• Headquarters Company/ CII Tank Battalion
    • 2nd Company/ CXXXIII Self-propelled Anti-tank Battalion (47/32 self-propelled guns)
    • 5th Company/ CII Tank Battalion (R35 tanks)
    • 4th Company/ CDXLVIII Motorized Coastal Battalion
    • 104th Anti-tank company (47/32 anti-tank guns)
    • 10th Battery/ IV Group/ 25th Artillery Regiment "Assietta" (75/27 field guns)
    • 4th Section/ 326th Anti-aircraft Battery/ 25th Artillery Regiment "Assietta" (20/65 anti-aircraft guns)
XII Army Corps Reserve[edit]

The 26th Infantry Division "Assietta" had been transferred from its bases and recruiting area in eastern Piedmont to Sicily in August 1941. The division's pre-deployment headquarters were in Asti, while's its two infantry regiments had been based in Asti (29th) and Tortona (30th), with the division's artillery regiment also based at Asti.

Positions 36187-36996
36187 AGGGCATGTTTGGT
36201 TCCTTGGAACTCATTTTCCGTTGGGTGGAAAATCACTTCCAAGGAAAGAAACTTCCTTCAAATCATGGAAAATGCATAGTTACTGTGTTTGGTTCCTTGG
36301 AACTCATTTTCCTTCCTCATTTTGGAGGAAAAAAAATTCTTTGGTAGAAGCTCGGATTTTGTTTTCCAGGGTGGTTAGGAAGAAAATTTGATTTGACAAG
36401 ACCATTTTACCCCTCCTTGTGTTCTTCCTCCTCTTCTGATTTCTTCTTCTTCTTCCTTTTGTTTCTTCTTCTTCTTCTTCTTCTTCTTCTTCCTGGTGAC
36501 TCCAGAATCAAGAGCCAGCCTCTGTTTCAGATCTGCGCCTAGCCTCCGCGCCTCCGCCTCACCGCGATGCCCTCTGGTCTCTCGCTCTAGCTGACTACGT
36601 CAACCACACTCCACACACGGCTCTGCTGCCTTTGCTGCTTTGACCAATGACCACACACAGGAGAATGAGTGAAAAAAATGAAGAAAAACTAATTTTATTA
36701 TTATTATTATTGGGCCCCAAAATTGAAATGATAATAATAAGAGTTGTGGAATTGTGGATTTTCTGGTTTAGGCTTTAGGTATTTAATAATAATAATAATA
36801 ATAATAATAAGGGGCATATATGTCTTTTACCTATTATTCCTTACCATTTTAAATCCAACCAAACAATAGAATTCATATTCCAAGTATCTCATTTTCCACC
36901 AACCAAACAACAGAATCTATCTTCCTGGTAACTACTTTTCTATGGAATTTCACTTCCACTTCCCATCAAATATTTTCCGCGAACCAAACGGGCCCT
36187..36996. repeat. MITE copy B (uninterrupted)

• 26th Infantry Division "Assietta" - Generale di Divisione Francesco Scotti, from 26 July: Generale di Brigata Ottorino Schreiber
    • 29th Infantry Regiment "Assietta"
    • 30th Infantry Regiment "Assietta"
      • 3x Fusilier battalions
      • Support Weapons Company (65/17 infantry support guns)
      • Mortar Company (81mm Mod. 35 mortars)
    • 17th CC.NN. Legion "Cremona"
      • XVII CC.NN. Battalion (detached to Tactical Group "Campobello-Ravanusa")
      • XVIII CC.NN. Battalion
      • 259th CC.NN. Machine Gun Company (detached to Tactical Group "Campobello-Ravanusa")
    • 25th Artillery Regiment "Assietta"
      • I Artillery Group (100/17 howitzers; detached to XXIX Coastal Brigade)
      • II Artillery Group (100/17 howitzers)
      • III Artillery Group (75/27 field guns)
      • IV Artillery Group (75/27 field guns; 10th Battery detached to Mobile Group "C")
      • 10th Anti-aircraft Battery (20/65 anti-aircraft guns; 2nd Section detached to Mobile Group "B")